Billy Venero heard them say,
In an Arizona town one day.
That a band of Apache Indians were upon the trail of death;
Heard them tell of murder done,
Three men killed at Rocky Run,
"They're in danger at the cow-ranch," said Venero, under breath.
Cow-Ranch, forty miles away,
Was a little place that lay
In a deep and shady valley of the mighty wilderness;
Half a score of homes were there,
And in one a maiden fair
Held the heart of Billy Venero, Billy Venero's little Bess.
So no wonder he grew pale
When he heard the cowboy's tale
Of the men that he'd seen murdered the day before at Rocky Run.
"Sure as there's a God above,
I will save the girl I love;
By my love for little Bessie I will see that something's done."
Not a moment he delayed
When his brave resolve was made.
"Why man," his comrades told him when they heard of his daring plan,
"You are riding straight to death."
But he answered, "Save your breath;
I may never reach the cow-ranch but I'll do the best I can."
As he crossed the alkali
All his thoughts flew on ahead
To the little band at cow-ranch thinking not of danger near;
With his quirt's unceasing whirl
And the jingle of his spurs
Little brown Chapo bore the cowboy o'er the far away frontier.
Lower and lower sank the sun;
He drew rein at Rocky Run;
"Here those men met death, my Chapo," and he stroked his glossy mane;
"So shall those we go to warn
Ere the coming of the morn
If we fail,—God help my Bessie," and he started on again.
Sharp and clear a rifle shot
Woke the echoes of the spot.
"I am wounded," cried Venero, as he swayed from side to side;
"While there's life there's always hope;
Slowly onward I will lope,—
If I fail to reach the cow-ranch, Bessie Lee shall know I tried.
"I will save her yet," he cried,
"Bessie Lee shall know I tried,"
And for her sake then he halted in the shadow of a hill;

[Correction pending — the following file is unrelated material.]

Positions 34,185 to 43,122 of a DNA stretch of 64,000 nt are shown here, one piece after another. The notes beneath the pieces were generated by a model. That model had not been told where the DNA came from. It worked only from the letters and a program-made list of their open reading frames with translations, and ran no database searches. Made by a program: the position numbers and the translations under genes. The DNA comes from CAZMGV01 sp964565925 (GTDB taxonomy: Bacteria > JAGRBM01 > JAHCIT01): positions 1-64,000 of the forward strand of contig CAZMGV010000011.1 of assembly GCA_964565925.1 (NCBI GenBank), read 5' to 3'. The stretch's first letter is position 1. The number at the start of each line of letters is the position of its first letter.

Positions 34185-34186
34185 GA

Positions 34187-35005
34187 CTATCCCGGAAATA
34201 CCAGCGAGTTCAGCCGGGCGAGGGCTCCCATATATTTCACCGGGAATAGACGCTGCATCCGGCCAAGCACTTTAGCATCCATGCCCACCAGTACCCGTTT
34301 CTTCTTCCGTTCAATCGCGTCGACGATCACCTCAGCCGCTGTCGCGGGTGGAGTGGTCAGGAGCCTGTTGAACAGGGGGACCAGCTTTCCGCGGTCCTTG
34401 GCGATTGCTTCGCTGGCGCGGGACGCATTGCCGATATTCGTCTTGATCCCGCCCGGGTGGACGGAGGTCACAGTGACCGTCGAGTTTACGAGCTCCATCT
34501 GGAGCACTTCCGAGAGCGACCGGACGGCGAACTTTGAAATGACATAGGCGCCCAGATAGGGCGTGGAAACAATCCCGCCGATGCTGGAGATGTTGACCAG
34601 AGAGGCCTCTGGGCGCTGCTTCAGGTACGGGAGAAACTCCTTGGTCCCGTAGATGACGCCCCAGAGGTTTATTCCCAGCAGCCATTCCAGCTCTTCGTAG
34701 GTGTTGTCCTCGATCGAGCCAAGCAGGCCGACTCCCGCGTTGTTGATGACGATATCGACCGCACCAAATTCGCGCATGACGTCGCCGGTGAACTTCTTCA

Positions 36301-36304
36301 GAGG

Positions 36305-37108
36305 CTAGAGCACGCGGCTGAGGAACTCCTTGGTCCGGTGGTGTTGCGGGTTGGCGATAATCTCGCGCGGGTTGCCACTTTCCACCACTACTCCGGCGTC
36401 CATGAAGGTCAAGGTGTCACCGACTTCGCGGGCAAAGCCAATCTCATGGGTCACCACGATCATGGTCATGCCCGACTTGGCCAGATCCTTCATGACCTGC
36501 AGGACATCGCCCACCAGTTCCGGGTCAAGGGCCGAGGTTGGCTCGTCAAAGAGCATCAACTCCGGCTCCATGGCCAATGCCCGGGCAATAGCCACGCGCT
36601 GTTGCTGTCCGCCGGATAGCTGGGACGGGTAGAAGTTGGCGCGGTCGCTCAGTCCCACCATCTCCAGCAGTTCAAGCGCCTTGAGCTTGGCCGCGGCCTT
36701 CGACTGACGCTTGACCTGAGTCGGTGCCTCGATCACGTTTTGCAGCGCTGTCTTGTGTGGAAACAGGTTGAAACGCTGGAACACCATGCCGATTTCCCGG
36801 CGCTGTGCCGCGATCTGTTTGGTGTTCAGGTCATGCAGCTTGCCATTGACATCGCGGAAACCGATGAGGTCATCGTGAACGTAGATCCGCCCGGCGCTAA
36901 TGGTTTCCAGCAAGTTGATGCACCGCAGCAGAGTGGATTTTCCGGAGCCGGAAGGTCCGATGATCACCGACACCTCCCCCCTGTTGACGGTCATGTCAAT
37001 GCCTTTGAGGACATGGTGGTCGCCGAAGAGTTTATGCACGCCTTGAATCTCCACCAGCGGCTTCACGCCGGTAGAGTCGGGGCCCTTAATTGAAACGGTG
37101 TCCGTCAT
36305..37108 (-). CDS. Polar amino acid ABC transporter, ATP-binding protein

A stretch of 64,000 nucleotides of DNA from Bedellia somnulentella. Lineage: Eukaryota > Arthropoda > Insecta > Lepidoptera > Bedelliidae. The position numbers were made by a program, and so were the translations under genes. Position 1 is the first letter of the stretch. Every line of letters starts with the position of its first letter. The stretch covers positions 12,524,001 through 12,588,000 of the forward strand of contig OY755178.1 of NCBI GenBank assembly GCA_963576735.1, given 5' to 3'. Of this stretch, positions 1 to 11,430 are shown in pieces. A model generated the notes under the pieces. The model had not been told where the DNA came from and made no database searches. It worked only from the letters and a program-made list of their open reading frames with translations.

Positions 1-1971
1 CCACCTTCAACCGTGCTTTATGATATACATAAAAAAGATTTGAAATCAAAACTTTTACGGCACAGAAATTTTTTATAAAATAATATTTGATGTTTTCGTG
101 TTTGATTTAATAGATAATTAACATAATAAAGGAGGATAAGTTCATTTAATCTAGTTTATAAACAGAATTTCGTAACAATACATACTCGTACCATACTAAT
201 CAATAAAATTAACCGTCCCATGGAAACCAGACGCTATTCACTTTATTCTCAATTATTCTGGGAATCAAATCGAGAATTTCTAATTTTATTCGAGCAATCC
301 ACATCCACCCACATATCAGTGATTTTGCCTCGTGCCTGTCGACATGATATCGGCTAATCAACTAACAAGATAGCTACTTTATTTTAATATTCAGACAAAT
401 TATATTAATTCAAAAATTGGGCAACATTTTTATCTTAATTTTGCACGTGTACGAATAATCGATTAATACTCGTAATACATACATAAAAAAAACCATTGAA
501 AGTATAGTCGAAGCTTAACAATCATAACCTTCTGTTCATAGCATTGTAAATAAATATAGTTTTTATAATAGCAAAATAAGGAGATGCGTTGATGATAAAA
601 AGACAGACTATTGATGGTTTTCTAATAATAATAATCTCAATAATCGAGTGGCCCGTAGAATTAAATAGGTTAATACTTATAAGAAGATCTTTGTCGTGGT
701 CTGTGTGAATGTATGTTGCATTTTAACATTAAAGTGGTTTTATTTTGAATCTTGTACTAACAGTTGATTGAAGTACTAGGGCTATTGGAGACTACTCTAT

From his chapareras he took
With weak hands a little book;
Tore a blank leaf from its pages saying, "This shall be my will."
From a limb a pen he broke,
And he dipped his pen of oak
In the warm blood that was spurting from a wound above his heart.
"Rouse," he wrote before too late;
"Apache warriors lie in wait.
Good-bye, Bess, God bless you darling," and he felt the cold tears start.
Then he made his message fast,
Love's first message and its last,
To the saddle horn he tied it and his lips were white with pain,
"Take this message, if not me,
Straight to little Bessie Lee;"
Then he tied himself to the saddle, and he gave his horse the rein.
Just at dusk a horse of brown
Wet with sweat came panting down
The little lane at the cow-ranch, stopped in front of Bessie's door;
But the cowboy was asleep,
And his slumbers were so deep,
Little Bess could never wake him though she tried for evermore.
You have heard the story told
By the young and by the old,
Away down yonder at the cow-ranch the night the Apaches came;
Of that sharp and bloody fight,
How the chief fell in the fight
And the panic-stricken warriors when they heard Venero's name.
And the heavens and earth between
Keep a little flower so green
That little Bess had planted ere they laid her by his side.